5 of the Worst Things You Can Do on Social


During this month, when everyone is setting resolutions for things they should be doing for 2018, I think it’s a good time to also list some things you shouldn’t be doing…on social. Social is an ever-changing environment, but some rules always apply. These are just a few of the ones I feel are the worst offenses:

5 of the worst things you can do on social Click To Tweet

1. Engage with a belligerent individual/Delete negative comments. 

No one likes a public shaming, obviously. But you may find yourself in the position of dealing publicly with a negative comment.  Though your first instinct may be to delete the post, or go into defense mode, it’s best to take a second and breathe. Deleting the post could give the impression that you have something to hide to anyone who may have already read it.  The better option is to address the comment head on with a simple message such as: “We are sorry that you had a negative experience with our firm. May we contact you offline to discuss the matter further?” This proactive approach shows your followers that you take negative feedback seriously and you are willing to address issues to prevent them from happening again.

Whatever you do, don’t engage publicly in a discussion with the commenter – this can quickly spiral out of your control for all of your followers to see. And definitely follow through on your reply to their message – reach out to the disgruntled individual if they are open to it. Lack of follow through could result in furthering the negativity.

2. Hashtags – too many, or none at all.

Twitter is a great social media tool, but if you aren’t using hashtags correctly you may be missing the mark.  Don’t go crazy though—too many hashtags take away from your message, or worse, can make your message appear inauthentic and “spammy.” Because the whole point of hashtags is to help you reach the correct audience, hashtags are vitally important to use; don’t avoid using them all together. Instead, focus on 1 to 3 short hashtags that you know directly relate to your niche or industry. Research them. Go to twitter and do a search and see what those hashtags return.  You will quickly find a handful that you can use routinely to reach your target audience.  Also keep your eyes on topical, daily trending hashtags to see if there is a logical fit for your service offerings (i.e., the new tax code being approved).  Never try to force your content into an unrelated hashtag; chances are the audience won’t match, you’ll be irrelevant, and you certainly won’t get any bang for your buck. Hashtag context matters.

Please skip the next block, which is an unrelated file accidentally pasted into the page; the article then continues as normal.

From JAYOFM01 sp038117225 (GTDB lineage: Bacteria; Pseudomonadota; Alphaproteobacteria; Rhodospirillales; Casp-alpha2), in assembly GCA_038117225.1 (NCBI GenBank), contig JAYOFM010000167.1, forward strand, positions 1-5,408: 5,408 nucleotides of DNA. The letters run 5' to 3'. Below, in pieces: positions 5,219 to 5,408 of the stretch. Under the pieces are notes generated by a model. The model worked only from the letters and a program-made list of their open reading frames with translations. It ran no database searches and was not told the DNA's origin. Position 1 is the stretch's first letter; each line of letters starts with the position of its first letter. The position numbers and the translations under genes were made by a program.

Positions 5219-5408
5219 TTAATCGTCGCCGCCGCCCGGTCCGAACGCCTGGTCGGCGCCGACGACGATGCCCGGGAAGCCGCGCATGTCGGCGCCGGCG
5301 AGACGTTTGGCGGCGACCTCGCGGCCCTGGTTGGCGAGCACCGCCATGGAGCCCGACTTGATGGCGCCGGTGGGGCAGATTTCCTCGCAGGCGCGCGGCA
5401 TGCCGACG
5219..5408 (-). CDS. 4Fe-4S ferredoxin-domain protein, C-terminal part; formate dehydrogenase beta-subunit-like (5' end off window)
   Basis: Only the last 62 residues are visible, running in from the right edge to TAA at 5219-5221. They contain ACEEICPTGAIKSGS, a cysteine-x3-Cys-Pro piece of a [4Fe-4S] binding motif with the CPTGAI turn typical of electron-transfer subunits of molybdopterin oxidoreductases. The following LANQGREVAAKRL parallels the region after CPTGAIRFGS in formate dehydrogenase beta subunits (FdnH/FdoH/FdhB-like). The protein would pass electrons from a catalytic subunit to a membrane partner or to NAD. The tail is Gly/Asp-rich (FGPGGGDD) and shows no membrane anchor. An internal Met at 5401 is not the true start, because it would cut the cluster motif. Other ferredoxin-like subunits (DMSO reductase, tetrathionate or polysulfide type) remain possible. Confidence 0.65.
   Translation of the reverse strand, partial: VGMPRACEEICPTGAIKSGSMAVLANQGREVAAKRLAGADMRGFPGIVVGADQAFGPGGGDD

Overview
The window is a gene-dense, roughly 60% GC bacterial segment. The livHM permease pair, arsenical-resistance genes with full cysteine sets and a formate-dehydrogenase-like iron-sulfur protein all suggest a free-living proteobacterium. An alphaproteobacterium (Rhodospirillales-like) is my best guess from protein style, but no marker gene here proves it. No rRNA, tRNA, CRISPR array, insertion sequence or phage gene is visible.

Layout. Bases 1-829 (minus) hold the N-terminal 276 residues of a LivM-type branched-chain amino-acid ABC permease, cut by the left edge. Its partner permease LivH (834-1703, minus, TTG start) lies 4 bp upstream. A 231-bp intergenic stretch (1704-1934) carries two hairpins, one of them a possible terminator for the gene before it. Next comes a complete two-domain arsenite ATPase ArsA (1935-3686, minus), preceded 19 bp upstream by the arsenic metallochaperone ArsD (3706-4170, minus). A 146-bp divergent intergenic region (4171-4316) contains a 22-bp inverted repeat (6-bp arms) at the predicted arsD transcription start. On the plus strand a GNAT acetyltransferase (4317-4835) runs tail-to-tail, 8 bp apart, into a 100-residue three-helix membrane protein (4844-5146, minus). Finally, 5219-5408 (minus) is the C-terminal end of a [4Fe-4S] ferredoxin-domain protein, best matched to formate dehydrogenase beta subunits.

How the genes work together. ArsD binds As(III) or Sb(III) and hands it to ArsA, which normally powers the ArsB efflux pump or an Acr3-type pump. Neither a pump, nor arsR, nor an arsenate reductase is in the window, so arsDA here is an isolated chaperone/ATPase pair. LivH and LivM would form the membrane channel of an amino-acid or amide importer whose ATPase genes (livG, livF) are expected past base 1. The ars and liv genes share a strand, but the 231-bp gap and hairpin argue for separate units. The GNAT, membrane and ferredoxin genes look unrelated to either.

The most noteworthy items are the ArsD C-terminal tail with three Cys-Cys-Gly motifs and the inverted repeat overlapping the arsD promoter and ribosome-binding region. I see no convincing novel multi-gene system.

3. Setting and forgetting.

Prescheduling posts is a great way to plan your social calendar, but in the wake of unforeseen events (tragedies, world news, etc.) posts can be perceived as insensitive, or worse, inappropriate or offensive. Even something as simple as a change in weather can make your scheduled post untimely—obviously a minor offense with minimal implications, but still glaringly obvious to your audience that maybe there is a great and powerful “Oz” behind the social-curtain. If you do preschedule your social posts, get into the habit of reviewing them on a weekly basis and checking to make sure that they are evergreen in context. Take steps now to familiarize yourself with how you can pause any scheduled posts in the future, if need be.

Keep in mind, social is 24/7 whether you are in the office or not—do you know how to access your scheduling system on your phone? Do you know your account password(s)?  Being prepared now will prevent some panic in a fast-moving situation.

4. Neglecting the personal connection.

Sure you may be allowed to promote and sell your service offering on social channels. You probably even share relevant industry articles to your followers. But are you really allowing people to get to know you and your firm? People don’t tend to connect with companies, they connect with brands. Companies sell products. Brands build relationships. Our industry is built on personal relationships – retirement saving, legacy building, security for the next generation, building a nest egg, buying that vacation home – all very personal topics to your clients. Differentiate yourself by allowing your clients and prospects to know you and your firm on a personal level.  Be the face to your brand. Build your social business but don’t neglect your personal brand. They are not mutually exclusive.

5. Not doing it at all.

Seriously people, it’s 2018. Not doing social is no longer an option.

As a reminder, please consult with your firm’s social media compliance guidelines before executing any of these ideas. Your blog post and social messages should be reviewed and approved by compliance prior to publication. And there are record keeping requirements for broker-dealers and investment advisors.

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Heather Wilson

Heather Wilson

Heather Wilson is the social media contributor for Practically Speaking and social media manager within the SEI Advisor Network.

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